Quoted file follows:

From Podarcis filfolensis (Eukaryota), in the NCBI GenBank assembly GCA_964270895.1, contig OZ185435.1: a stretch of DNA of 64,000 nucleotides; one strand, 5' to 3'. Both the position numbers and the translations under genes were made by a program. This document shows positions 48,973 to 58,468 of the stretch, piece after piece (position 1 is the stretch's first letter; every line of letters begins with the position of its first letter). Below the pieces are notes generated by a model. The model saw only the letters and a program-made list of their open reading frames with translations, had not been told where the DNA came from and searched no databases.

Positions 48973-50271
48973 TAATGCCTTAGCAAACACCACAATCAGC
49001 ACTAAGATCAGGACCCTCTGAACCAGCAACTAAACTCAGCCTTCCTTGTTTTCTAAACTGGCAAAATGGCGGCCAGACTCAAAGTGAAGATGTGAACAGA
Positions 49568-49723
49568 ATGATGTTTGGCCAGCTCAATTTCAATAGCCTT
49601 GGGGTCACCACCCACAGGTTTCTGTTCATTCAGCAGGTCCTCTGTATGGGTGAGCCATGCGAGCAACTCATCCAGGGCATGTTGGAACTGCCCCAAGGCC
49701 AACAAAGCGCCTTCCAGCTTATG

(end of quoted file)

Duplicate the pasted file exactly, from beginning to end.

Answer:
From Podarcis filfolensis (Eukaryota), in the NCBI GenBank assembly GCA_964270895.1, contig OZ185435.1: a stretch of DNA of 64,000 nucleotides; one strand, 5' to 3'. Both the position numbers and the translations under genes were made by a program. This document shows positions 48,973 to 58,468 of the stretch, piece after piece (position 1 is the stretch's first letter; every line of letters begins with the position of its first letter). Below the pieces are notes generated by a model. The model saw only the letters and a program-made list of their open reading frames with translations, had not been told where the DNA came from and searched no databases.

Positions 48973-50271
48973 TAATGCCTTAGCAAACACCACAATCAGC
49001 ACTAAGATCAGGACCCTCTGAACCAGCAACTAAACTCAGCCTTCCTTGTTTTCTAAACTGGCAAAATGGCGGCCAGACTCAAAGTGAAGATGTGAACAGA
Positions 49568-49723
49568 ATGATGTTTGGCCAGCTCAATTTCAATAGCCTT
49601 GGGGTCACCACCCACAGGTTTCTGTTCATTCAGCAGGTCCTCTGTATGGGTGAGCCATGCGAGCAACTCATCCAGGGCATGTTGGAACTGCCCCAAGGCC
49701 AACAAAGCGCCTTCCAGCTTATG